• Then it visits and “marks” all references from them.
  • Then it visits marked objects and marks their references. All visited objects are remembered, so as not to visit the same object twice in the future.
  • …And so on until every reachable (from the roots) references are visited.
  • All objects except marked ones are removed.

For instance, let our object structure look like this:

We can clearly see an “unreachable island” to the right side. Now let’s see how “mark-and-sweep” garbage collector deals with it.

The first step marks the roots:

Then we follow their references and mark referenced objects:

…And continue to follow further references, while possible:

Now the objects that could not be visited in the process are considered unreachable and will be removed:

We can also imagine the process as spilling a huge bucket of paint from the roots, that flows through all references and marks all reachable objects. The unmarked ones are then removed.

That’s the concept of how garbage collection works. JavaScript engines apply many optimizations to make it run faster and not introduce any delays into the code execution.

Some of the optimizations:

  • Generational collection – objects are split into two sets: “new ones” and “old ones”. In typical code, many objects have a short life span: they appear, do their job and die fast, so it makes sense to track new objects and clear the memory from them if that’s the case. Those that survive for long enough, become “old” and are examined less often.
  • Incremental collection – if there are many objects, and we try to walk and mark the whole object set at once, it may take some time and introduce visible delays in the execution. So the engine splits the whole set of existing objects into multiple parts. And then clear these parts one after another. There are many small garbage collections instead of a total one. That requires some extra bookkeeping between them to track changes, but we get many tiny delays instead of a big one.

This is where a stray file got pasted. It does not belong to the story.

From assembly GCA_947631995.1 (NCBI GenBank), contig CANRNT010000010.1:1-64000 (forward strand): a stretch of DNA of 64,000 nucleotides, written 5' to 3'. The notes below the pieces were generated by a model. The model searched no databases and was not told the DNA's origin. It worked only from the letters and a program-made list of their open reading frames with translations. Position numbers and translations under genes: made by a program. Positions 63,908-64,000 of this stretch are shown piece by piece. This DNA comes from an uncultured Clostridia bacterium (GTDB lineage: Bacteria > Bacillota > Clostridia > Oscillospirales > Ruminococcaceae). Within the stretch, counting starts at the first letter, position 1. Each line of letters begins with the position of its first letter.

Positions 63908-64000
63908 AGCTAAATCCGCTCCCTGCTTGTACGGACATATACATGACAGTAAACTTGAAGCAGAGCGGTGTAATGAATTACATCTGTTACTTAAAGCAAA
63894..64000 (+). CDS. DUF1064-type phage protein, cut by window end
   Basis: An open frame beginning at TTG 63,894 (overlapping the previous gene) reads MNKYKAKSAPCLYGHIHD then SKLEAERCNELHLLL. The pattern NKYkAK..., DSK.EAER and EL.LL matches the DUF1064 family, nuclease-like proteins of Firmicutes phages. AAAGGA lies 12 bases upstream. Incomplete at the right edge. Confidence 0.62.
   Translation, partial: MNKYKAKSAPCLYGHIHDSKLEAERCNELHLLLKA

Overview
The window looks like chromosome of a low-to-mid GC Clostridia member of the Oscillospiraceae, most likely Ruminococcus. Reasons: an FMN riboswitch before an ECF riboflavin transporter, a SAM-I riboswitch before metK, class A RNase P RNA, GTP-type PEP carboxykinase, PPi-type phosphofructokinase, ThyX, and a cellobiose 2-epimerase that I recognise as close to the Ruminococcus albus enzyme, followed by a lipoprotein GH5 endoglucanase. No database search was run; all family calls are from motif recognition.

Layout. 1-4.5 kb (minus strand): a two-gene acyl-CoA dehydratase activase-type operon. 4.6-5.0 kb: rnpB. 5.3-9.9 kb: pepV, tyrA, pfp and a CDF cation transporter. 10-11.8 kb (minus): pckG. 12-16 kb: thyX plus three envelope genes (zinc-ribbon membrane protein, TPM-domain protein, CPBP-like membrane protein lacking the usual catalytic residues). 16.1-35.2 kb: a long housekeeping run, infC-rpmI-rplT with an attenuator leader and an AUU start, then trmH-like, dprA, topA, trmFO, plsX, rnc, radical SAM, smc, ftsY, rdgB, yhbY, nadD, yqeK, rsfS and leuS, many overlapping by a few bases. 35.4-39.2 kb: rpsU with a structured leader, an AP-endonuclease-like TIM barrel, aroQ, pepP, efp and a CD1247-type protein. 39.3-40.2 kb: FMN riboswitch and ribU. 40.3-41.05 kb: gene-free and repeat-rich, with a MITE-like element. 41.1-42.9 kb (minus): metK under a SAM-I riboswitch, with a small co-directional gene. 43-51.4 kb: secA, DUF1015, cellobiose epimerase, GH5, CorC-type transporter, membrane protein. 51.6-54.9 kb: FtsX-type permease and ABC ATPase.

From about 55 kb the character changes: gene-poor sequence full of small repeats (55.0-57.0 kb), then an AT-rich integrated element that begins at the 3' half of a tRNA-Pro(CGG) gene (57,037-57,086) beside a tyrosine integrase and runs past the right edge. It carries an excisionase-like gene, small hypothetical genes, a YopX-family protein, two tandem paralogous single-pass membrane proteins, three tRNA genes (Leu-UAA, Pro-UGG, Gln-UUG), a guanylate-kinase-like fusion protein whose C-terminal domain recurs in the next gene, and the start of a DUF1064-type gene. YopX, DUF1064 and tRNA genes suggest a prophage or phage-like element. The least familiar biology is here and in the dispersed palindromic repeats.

• Idle-time collection – the garbage collector tries to run only while the CPU is idle, to reduce the possible effect on the execution.

There exist other optimizations and flavours of garbage collection algorithms. As much as I’d like to describe them here, I have to hold off, because different engines implement different tweaks and techniques. And, what’s even more important, things change as engines develop, so studying deeper “in advance”, without a real need is probably not worth that. Unless, of course, it is a matter of pure interest, then there will be some links for you below.


The main things to know:

  • Garbage collection is performed automatically. We cannot force or prevent it.
  • Objects are retained in memory while they are reachable.
  • Being referenced is not the same as being reachable (from a root): a pack of interlinked objects can become unreachable as a whole, as we’ve seen in the example above.

Modern engines implement advanced algorithms of garbage collection.

A general book “The Garbage Collection Handbook: The Art of Automatic Memory Management” (R. Jones et al) covers some of them.

If you are familiar with low-level programming, more detailed information about V8’s garbage collector is in the article A tour of V8: Garbage Collection.

The V8 blog also publishes articles about changes in memory management from time to time. Naturally, to learn more about garbage collection, you’d better prepare by learning about V8 internals in general and read the blog of Vyacheslav Egorov who worked as one of the V8 engineers. I’m saying: “V8”, because it is best covered by articles on the internet. For other engines, many approaches are similar, but garbage collection differs in many aspects.

In-depth knowledge of engines is good when you need low-level optimizations. It would be wise to plan that as the next step after you’re familiar with the language.

Tutorial map